Walter Edgar served as professor of history at the University of South Carolina for 40 years until his retirement in 2012. Born in Mobile, Alabama, he earned his bachelor’s degree from Davidson College and his master’s and doctoral degrees from the University of South Carolina. He has held four distinguished professorships at the university, and in 2001 he was named a distinguished alumnus of the school.
Edgar’s many scholarly articles and books established a new look at the state’s history. As Carole Click of the Post and Courier put it, “Edgar gently promoted the audacious notion that women, Native Americans, African-Americans, Upstate mill workers and woodsmen ought to have as significant a place in the great mosaic of the state’s history as the powdered-wigged Lords Proprietors, the Revolutionary War heroes and Civil War generals who straddle the historical imagination.”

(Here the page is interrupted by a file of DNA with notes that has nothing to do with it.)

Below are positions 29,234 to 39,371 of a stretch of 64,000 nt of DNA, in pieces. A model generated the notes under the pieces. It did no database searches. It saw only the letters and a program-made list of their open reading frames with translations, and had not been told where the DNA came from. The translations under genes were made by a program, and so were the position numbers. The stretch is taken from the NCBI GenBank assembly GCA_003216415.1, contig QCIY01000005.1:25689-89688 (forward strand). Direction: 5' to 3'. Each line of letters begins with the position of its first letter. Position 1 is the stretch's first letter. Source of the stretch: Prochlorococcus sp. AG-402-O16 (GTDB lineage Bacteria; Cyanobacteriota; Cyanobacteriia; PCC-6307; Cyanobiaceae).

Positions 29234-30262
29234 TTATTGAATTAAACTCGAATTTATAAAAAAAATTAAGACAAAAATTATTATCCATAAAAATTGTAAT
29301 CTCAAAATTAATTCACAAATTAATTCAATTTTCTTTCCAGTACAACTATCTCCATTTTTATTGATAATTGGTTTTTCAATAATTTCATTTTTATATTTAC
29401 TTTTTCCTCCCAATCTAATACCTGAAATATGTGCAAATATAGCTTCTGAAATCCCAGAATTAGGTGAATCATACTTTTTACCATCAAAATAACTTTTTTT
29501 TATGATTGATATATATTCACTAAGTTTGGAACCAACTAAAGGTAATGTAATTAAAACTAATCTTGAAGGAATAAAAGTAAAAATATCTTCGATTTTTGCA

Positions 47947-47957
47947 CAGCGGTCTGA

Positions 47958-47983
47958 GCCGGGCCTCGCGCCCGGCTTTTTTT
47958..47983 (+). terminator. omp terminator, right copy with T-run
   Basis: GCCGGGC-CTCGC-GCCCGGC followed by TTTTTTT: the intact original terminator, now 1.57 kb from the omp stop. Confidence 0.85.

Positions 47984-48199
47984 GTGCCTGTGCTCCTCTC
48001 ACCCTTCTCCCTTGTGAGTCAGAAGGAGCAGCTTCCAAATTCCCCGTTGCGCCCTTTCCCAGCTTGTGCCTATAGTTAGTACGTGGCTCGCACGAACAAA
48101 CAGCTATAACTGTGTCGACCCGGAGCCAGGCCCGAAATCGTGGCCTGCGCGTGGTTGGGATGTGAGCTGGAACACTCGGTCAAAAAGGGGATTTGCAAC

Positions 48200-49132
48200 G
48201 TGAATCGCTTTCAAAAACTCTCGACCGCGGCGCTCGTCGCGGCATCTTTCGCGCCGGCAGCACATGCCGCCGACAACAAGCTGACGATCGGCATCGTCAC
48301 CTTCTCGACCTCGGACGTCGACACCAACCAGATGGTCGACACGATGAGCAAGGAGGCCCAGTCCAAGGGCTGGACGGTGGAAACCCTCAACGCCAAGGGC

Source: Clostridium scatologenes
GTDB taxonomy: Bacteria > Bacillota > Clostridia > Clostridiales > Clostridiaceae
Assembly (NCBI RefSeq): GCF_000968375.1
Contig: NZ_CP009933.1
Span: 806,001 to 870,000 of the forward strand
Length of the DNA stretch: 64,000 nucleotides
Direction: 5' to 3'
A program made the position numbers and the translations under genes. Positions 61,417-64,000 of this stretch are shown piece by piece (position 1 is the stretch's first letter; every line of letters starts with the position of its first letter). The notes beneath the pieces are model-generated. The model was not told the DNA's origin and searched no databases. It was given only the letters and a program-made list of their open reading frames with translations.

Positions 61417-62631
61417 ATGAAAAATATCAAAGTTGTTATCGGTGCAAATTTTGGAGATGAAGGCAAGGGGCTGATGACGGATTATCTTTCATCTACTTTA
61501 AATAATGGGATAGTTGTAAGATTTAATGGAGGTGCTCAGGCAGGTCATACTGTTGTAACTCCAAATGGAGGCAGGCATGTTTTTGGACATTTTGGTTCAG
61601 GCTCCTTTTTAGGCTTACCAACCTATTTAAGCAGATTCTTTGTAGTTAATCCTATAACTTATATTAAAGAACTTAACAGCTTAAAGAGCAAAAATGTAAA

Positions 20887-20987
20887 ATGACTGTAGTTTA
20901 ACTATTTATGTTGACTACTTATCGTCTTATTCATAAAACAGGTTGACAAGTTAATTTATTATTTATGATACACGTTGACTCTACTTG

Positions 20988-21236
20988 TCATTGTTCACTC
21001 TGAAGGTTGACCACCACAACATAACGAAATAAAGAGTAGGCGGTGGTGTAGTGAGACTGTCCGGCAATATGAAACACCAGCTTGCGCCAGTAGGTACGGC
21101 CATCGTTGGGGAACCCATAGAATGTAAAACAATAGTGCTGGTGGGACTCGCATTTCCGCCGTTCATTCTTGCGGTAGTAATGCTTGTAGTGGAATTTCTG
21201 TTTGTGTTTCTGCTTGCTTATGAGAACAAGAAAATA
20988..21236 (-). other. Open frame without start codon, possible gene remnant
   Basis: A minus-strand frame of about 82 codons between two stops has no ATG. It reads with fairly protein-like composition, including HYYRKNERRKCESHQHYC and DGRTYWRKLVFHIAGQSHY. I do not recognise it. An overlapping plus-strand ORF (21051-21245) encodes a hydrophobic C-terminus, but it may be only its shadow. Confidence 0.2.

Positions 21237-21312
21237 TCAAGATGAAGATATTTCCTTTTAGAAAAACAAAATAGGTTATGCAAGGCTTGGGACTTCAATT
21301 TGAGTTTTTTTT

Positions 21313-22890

Edgar promoted that vision within the University of South Carolina and beyond. He was the founder and first director of the university’s Public History program, and in 1980 he was named director of the Institute for Southern Studies, a research institute reflecting Edgar’s interdisciplinary approach to the South’s history. He held this position until his retirement. He embraced the role as the state’s public historian in his popular South Carolina Educational Radio series “Walter Edgar’s Journal” and “South Carolina A to Z.”
He has been a prolific scholar, writing and/or editing a dozen books, as well as 60 essays and articles. His most popular books are South Carolina: A History and the South Carolina Encyclopedia, for which he served as Editor in Chief.
He holds honorary degrees from four colleges, and he has been inducted into the South Carolina Hall of Fame and the South Carolina Higher Education Hall of Fame. He has also received the Governor’s Award in the Humanities.
-- Kendra Hamilton